Applying a permutation to a vector, part 4: What is the computational complexity of the apply_permutation function?

Raymond Chen

Raymond

One question left unanswered was the computational complexity of the apply_permutation function.

Here it is again:

template<typename T>
void
apply_permutation(
    std::vector<T>& v,
    std::vector<int>& indices)
{
 using std::swap; // to permit Koenig lookup
 for (size_t i = 0; i < indices.size(); i++) {
  auto current = i;
  while (i != indices[current]) {
   auto next = indices[current];
   swap(v[current], v[next]);
   indices[current] = current;
   current = next;
  }
  indices[current] = current;
 }
}

The outer for loop runs N times; that’s easy to see. The maximum number of iterations of the inner while loop is a bit less obvious, but if you understood the discussion, you’ll see that it runs at most N times because that’s the maximum length of a cycle in the permutation. (Of course, this analysis requires that the indices be a permutation of 0 … N − 1.)

Therefore, a naïve analysis would conclude that this has worst-case running time of O(N²) because the outer for loop runs N times, and the inner while loop also runs N times in the worst case.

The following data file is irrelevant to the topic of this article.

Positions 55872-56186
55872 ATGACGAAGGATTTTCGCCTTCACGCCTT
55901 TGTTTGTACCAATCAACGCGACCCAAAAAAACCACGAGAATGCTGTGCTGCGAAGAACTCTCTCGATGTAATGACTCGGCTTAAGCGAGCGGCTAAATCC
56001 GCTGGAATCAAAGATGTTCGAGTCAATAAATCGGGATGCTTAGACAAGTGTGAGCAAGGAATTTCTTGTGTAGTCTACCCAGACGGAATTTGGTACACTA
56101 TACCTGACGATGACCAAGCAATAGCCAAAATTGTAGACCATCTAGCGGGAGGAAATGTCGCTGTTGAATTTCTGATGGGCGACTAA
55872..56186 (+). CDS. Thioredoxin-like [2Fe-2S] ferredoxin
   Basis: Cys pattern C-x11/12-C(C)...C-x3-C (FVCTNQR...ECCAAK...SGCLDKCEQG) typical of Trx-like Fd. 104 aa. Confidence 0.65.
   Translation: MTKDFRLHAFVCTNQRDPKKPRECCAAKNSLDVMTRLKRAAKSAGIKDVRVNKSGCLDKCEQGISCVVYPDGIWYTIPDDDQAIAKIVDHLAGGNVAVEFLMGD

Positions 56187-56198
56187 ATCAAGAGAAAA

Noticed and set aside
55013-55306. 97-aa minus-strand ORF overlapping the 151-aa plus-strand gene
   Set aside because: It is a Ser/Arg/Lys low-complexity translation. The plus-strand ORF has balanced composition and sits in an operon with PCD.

But it’s not actually that bad. The complexity is only O(N), because not all of the worst-case scenarios can exist simultaneously.

One way to notice this is to observe that each item moves only once, namely to its final position. Once an item is in the correct position, it never moves again. In terms of indices, observe that each swap corresponds to an assignment indices[current] = current. Therefore, each entry in the index array gets set to its final value. And the while loop doesn’t iterate at all if indices[current] == current, so when we revisit an element that has already moved to its final location, we do nothing.

Since each item moves at most only once, and there are N items, then the total number of iterations of the inner while loop is at most N.

Another way of looking at this is that the while loop walks through every cycle. But mathematics tell us that permutations decompose into disjoint cycles, so the number of elements involved in the cycles cannot exceed the total number of elements.

Either way, the conclusion is that there are most N iterations of the inner while loop in total. Combine this with the fixed overhead of N iterations of the for loop, and you see that the total running time complexity is O(N).

(We can determine via inspection that the algorithm consumes constant additional space.)

Raymond Chen
Raymond Chen

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